Islamic State Nears Its End

Even before the battle is won, hopes of a fresh dawn for Iraq are fading

THE fireworks have been ordered. Street parties are planned. The Iraqi government has prepared a week of festivities to mark the fall of Abu Bakr al-Baghdadi’s self-proclaimed caliphate. Three years after seizing control of the great alluvial plains of the Tigris and the Euphrates, Islamic State, which has claimed so many victims in north-western Iraq, Syria and beyond, is finally dying. American-led forces in Syria breached the old city walls of IS’s capital, Raqqa, on July 4th. In Mosul, in Iraq, all but the last alleyways of the Old City were back in government hands as The Economist went to press on July 6th.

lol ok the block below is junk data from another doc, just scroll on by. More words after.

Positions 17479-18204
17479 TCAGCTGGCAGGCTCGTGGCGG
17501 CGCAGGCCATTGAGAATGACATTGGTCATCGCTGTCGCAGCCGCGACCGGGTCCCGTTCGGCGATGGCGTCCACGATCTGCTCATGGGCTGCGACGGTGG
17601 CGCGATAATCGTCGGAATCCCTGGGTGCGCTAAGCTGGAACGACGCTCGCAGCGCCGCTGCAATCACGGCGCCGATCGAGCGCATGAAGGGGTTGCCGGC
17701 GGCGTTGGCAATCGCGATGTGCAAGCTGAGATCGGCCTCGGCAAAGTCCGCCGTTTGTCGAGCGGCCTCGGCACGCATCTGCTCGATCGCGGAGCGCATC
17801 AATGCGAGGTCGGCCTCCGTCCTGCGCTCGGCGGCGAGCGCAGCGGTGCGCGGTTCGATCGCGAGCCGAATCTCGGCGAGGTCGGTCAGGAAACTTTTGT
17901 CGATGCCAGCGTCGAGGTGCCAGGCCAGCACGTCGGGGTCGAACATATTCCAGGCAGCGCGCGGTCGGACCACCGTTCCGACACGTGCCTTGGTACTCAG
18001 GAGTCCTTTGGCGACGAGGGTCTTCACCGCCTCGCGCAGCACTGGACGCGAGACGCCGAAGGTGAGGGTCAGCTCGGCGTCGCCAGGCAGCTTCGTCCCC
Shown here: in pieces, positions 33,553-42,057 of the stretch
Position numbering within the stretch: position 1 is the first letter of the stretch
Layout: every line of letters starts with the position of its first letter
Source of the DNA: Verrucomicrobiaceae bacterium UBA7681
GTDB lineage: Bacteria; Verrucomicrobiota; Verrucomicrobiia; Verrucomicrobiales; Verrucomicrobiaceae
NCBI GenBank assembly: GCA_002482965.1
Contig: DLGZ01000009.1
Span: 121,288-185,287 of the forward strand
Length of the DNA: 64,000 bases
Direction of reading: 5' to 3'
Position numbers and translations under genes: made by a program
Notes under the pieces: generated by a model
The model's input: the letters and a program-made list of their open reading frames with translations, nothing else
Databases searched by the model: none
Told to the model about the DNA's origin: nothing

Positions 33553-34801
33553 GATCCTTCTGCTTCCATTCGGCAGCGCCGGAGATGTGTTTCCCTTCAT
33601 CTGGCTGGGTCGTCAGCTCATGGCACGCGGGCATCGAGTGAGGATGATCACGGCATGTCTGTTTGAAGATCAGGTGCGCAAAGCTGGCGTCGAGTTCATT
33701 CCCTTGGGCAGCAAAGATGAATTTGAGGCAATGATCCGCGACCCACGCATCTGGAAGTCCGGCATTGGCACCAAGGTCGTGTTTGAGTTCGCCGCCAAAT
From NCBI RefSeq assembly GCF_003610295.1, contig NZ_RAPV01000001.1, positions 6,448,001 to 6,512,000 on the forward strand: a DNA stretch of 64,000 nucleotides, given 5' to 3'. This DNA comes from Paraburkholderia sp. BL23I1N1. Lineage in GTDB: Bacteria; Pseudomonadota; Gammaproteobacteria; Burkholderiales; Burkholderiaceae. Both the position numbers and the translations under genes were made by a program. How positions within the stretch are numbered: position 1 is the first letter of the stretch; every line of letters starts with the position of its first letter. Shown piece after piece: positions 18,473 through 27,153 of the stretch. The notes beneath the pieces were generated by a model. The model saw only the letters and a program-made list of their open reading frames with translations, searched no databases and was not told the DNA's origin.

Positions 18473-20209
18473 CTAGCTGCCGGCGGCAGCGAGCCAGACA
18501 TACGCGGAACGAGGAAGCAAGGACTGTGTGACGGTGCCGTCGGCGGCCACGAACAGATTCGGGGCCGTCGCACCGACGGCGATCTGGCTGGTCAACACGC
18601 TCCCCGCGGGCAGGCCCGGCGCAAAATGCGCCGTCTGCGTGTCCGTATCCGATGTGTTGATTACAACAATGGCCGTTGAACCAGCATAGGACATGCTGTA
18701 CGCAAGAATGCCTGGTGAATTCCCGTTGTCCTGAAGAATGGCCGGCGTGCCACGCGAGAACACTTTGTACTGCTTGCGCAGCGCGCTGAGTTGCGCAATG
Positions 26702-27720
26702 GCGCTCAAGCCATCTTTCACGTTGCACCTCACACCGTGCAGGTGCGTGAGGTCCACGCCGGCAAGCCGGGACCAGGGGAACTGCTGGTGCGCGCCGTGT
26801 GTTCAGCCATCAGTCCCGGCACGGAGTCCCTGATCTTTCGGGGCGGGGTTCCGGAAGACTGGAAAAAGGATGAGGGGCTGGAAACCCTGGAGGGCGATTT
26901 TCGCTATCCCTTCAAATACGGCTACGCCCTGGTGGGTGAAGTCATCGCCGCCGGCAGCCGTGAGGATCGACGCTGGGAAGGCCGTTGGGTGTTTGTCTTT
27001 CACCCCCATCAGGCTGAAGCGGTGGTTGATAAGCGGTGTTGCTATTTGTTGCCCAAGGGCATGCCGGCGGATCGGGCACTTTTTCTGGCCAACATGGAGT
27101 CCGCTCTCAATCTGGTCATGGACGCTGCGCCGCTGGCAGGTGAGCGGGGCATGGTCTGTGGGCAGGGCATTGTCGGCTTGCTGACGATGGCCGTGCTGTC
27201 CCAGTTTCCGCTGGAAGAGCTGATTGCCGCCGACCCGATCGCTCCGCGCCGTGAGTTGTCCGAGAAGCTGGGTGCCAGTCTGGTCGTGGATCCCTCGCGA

Finding a backdrop from which to celebrate the liberation of Mosul will be difficult, though. Between them, IS and the coalition have destroyed too many shrines and mosques to leave much of historic value, including the al-Nuri mosque dating back to Crusader times from where Mr Baghdadi proclaimed himself caliph. Gone is the Jewish quarter, the markets with their monasteries, and the lattice balconies and sculptured masonry of another Sunni silk road city. “Overlooking the Tigris, there could be no nobler or more beautiful place to sit in,” waxed Ibn Jubayr, a Spanish travel writer who visited in the 12th century. What one side booby-trapped, the other side shelled. Almost half the neighbourhoods of west Mosul have been destroyed, including much of the Old City, estimates a foreign observer, perhaps some 20,000 houses in all. “Like Dresden,” an American general was heard muttering, touring the ruins.

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